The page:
Question: Is the so-called Lord’s Prayer (see Matthew 6:9-13) something that I should repeat each day in my quiet time with the Lord?
Answer: No. I don’t believe that you should feel a need to do that because the Lord Jesus has given us something even better than this beautiful pattern prayer. He told us that after His death and resurrection we would be able to come to the Father in His Name. Before the Lord went to the cross He told His disciples: “Hitherto have ye asked nothing in My Name: ask, and ye shall receive, that your joy may be full” (John 16:23-26). As William Kelly has written: “The Lord’s Prayer does not clothe the believer with the Name of Christ. What is meant by asking the Father in that Name? It is not merely saying, ‘In His Name’ at the end of a prayer. When Christ died and rose again, He gave the believer His own standing before God. To ask the Father in the Name of Christ is to ask in the consciousness that my Father loves me as He loves Christ; that my Father has given me the acceptance of Christ Himself before Him, having completely blotted out all my evil, so as to be made the righteousness of God in Christ. To pray in the value of this is asking in His Name. One may use the Lord’s Prayer every day, and never have asked anything in the name of Christ.”
In addition to this, since the Saviour’s death and resurrection, God has sent forth the Spirit of His Son into each believer’s heart crying, “Abba, Father.” The Holy Spirit is now within the believer to lead and help us in our prayers (Romans 8:15,26). C.H. Spurgeon expands on this provision: “I very much question whether this prayer was intended to be used as a constant form of prayer [to be repeated word-for-word]. It seems to me that Christ gave it as a model whereby we are to fashion all our prayers. This prayer of Christ is a great chart, as it were, but I cannot cross the sea on a chart. It is a map, but a man is not a traveler because he puts his finger across the map. And so a man may use this form of prayer, and yet be a total stranger to the great design of Christ in teaching it to His disciples. I feel that I cannot use this prayer to the omission of others. Great as it is, it does not express all I desire to say to my Father who is in heaven. There are many sins I must confess separately and distinctly. The various other petitions that this prayer contains require, I feel, to be expanded when I come before God in private. I must pour out my heart in the language that His Spirit gives me. More than that, I must trust in the Spirit to speak the unutterable groanings of my spirit when my lips cannot actually express all the motions of my heart. Let none despise this prayer. It is matchless. But let none think that Christ would tie His disciples to the constant use of only this. Let us rather draw near to the throne of the heavenly grace with boldness as children coming to a father, and let us tell forth our wants and our sorrows in the language that the Holy Spirit teaches us.”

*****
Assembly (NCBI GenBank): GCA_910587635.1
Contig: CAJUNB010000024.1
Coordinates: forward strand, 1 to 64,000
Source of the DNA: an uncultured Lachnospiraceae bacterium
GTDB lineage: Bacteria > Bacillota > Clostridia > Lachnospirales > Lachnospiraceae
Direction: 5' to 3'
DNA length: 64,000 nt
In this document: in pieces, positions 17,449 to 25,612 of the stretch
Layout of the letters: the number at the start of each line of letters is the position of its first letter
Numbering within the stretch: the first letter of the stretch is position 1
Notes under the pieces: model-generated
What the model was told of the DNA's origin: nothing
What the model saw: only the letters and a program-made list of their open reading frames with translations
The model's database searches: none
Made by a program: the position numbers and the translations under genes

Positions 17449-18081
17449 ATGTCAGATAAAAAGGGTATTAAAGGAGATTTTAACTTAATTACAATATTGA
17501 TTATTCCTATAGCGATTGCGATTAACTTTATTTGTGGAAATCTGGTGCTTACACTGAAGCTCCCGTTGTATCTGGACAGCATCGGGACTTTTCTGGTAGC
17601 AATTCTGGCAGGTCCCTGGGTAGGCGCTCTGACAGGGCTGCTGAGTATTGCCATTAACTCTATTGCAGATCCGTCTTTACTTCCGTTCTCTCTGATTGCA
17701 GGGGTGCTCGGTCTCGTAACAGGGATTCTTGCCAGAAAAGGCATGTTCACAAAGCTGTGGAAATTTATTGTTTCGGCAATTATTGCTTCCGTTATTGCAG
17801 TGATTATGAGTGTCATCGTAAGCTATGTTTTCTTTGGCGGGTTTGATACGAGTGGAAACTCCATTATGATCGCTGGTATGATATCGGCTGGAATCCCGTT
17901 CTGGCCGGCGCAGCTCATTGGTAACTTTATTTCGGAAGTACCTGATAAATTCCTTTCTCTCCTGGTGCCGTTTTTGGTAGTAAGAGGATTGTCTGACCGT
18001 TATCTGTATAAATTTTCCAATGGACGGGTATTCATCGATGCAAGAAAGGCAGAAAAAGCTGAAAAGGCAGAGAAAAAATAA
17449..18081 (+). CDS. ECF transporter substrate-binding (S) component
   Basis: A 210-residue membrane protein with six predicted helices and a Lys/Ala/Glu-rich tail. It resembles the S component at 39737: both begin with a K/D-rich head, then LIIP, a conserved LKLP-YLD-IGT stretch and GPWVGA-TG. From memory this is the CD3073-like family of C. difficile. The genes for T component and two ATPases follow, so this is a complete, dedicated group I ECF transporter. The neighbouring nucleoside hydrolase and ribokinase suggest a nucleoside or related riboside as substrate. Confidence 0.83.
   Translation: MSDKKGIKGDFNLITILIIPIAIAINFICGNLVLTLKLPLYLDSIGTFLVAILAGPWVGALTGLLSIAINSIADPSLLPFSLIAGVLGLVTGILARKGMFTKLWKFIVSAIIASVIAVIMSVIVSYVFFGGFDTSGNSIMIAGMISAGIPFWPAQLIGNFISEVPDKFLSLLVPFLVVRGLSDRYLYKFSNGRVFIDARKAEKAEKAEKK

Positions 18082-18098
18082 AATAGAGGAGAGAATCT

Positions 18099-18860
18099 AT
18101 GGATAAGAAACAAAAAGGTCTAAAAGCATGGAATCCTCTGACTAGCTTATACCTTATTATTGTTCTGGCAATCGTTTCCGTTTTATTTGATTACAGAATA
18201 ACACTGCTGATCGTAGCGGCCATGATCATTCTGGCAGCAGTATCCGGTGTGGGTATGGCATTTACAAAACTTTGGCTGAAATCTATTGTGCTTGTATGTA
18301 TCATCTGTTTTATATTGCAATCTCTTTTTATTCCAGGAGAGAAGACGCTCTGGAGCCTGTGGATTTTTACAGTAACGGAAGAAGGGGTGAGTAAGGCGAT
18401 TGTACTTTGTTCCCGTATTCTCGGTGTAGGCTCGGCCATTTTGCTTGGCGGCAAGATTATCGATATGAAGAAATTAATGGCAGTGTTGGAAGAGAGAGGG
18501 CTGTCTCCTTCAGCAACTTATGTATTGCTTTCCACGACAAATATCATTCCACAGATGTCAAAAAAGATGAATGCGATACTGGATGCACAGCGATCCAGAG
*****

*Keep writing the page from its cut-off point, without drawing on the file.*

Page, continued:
Although one may use the Lord’s Prayer today, it does not rise to the value of praying to the Father in the Name of the Lord Jesus Christ as led by the Holy Spirit. Every believer is a child of God, and can draw near to God in full assurance of faith.
—John D. McNeil